Money isn't an issue with Lucas. He's a billionaire. Can mere mortals like us even grasp what that means, how much money that is? But besides that, lets say he was just a regular producer. This is Star Wars. Its going to make its weight in gold. As for the technology--I know Lucas wants to make very high quality shows, technically speaking, so that its basically like an hourly feature film. Which would mean a lot of special effects. But look at the last two seasons of Battlestar Galactica. It's been done. Probably Star Wars would require more than that even, maybe, but the Star Wars audience is about five times the size of the Battlestar audience. Again: it's not about "can we do it". It can be done, and they can make a lot of money off of it. Its more about "can we do it for this amount of profit percentage".
See, if he really cared, it wouldn't matter if they only get $120 million in returns for every $100 million spent. But he wants to get $200 million returns for every $100 million spent. Why? There's no practical purpose since he's a freaking mulit-billionaire. It just becomes its own game. "How cheap can we make it? How much profit can we make?"
So yes, Lucas has more money than he could ever spend. You claim he has no 'practical purpose' for money.
Let's think about that.
Since he doesn't NEED to make any projects, whether for a 10% net profit of a 3,000% net profit, and since you insist that "Star Wars" will cut a profi, what is the exact cut off that shows Lucas "cares"? Is it a 5% profit? A one dollar profit? What is the fair profit for focusing his energy, time, talent, resources, and wealth on?
Its not about assigning it a fixed number. You seem to be missing the point that a billionaire is complaining he doesn't have enough money to make a show profitable when it is guaranteed to at leas be somewhat profitable. It just speaks of such a greed-oriented outlook, and that rubs me the wrong way.
(And to be fair, the production values on "Battlestar" aren't even near CLOSE to what "Star Wars" would be. Remember they did whole episodes where you didn't have to see spaceships in order to save cash. Not just avoiding space combat, but avoiding showing space at all. Not to mention the same sets, costumes, and every outdoor scene was miraculously in the same copse of trees.
That's true, but I doubt every single SWLA episode will feature ten different brand-new environs each episode. The way it was described about following side-characters, if for instance it followed a band of smugglers we could see their ship being a common set, like on Firefly. It's hard to know exactly how elaborate or intimate it will be, but TV shows have common characters and therefore common environs and sets.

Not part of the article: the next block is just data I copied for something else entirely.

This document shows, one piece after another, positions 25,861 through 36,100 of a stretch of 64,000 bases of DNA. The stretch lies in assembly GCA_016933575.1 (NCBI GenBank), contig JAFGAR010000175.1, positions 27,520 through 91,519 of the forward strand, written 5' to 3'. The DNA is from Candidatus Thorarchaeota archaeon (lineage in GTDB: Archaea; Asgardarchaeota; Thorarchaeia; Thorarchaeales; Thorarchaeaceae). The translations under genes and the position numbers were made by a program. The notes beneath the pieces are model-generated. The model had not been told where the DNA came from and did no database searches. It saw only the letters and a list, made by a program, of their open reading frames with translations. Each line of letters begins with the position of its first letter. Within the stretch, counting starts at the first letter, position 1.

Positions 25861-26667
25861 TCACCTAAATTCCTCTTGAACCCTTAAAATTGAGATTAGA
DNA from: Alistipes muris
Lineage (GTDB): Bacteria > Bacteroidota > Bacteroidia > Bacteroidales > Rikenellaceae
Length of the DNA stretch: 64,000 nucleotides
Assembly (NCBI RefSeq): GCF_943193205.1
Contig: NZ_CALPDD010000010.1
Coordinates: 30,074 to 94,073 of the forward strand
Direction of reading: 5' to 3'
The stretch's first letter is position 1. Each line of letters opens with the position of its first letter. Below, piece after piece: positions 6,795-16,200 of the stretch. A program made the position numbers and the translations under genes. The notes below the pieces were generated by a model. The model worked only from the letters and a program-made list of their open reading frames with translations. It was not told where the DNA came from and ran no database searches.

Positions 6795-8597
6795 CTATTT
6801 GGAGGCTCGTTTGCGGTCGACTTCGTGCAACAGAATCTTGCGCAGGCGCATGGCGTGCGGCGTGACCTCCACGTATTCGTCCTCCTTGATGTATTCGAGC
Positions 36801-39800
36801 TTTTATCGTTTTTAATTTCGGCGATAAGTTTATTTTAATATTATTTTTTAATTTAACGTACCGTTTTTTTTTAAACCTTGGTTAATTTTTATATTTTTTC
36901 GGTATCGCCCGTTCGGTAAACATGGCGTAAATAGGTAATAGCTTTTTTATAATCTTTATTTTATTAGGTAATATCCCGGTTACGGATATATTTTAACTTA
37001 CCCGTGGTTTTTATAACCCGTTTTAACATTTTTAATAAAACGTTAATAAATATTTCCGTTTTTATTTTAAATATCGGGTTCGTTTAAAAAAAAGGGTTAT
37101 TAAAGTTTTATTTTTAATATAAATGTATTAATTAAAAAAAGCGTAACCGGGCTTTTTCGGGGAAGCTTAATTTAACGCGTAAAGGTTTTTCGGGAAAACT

More importantly, if we would peg the Star Wars audience as being 2-3 times larger than the Battlestar Galactica audience (this is a conservative figure, IMO) it would translate to about 2-3 times the budget, which would be quite formidable. And BG was hugely profitable at that ratio, one of the biggest hits the SF network ever had. So, at 2-3 times the scope of the latter BG episodes, Lucas would be making a killing. And here he is complaining he doesn't want to go ahead until he can make it more profitable? What's the point? Its just pointless greed.
I don't actually care very much about the show. If it happens, fine, I hope it turns out well. If it doesn't, oh well, who cares. But I just cannot fathom that Lucas could say he's put it on hold because he doesn't have the money for it. Does he really care that little, with all his billions of dollars? It's a very disheartening mindset to see displayed.
Lucas saying in 1998 or so that you can tell a director's talent by if he can make a $50 million movie look like a $200 million dollar movie. Not whether he can actually make a good movie
Lucas has ALWAYS been about the technical side of film making. Always. This is nothing new. Watch THX 1138:Digital Labrynth. Watch the OT. Watch Radioland Murders or Young Indy. Listen to him talk. Aside from his wierd Joseph Cambell obsession 90% of what Lucas has to say has been about the visual and technical side of film. The technical aspects have always been what really got him going. Always. This is not some new idea he has now that he's rich and evil.
Given that the modern filmmaking world would in large part not exist without Lucas's efforts, even though I wish the PT was a better group of films, I can't act like Lucas's viewpoint is wholly without merit.
I never said anything about technicality. I know Lucas is a technical director, always was and always will be. My point was to highlight his financial-oriented point of view. Instead of valuing good filmmaking, he values high profit. It seems to be the opposite of what the film industry should be, but highlights the very worst aspect of what the film industry often is.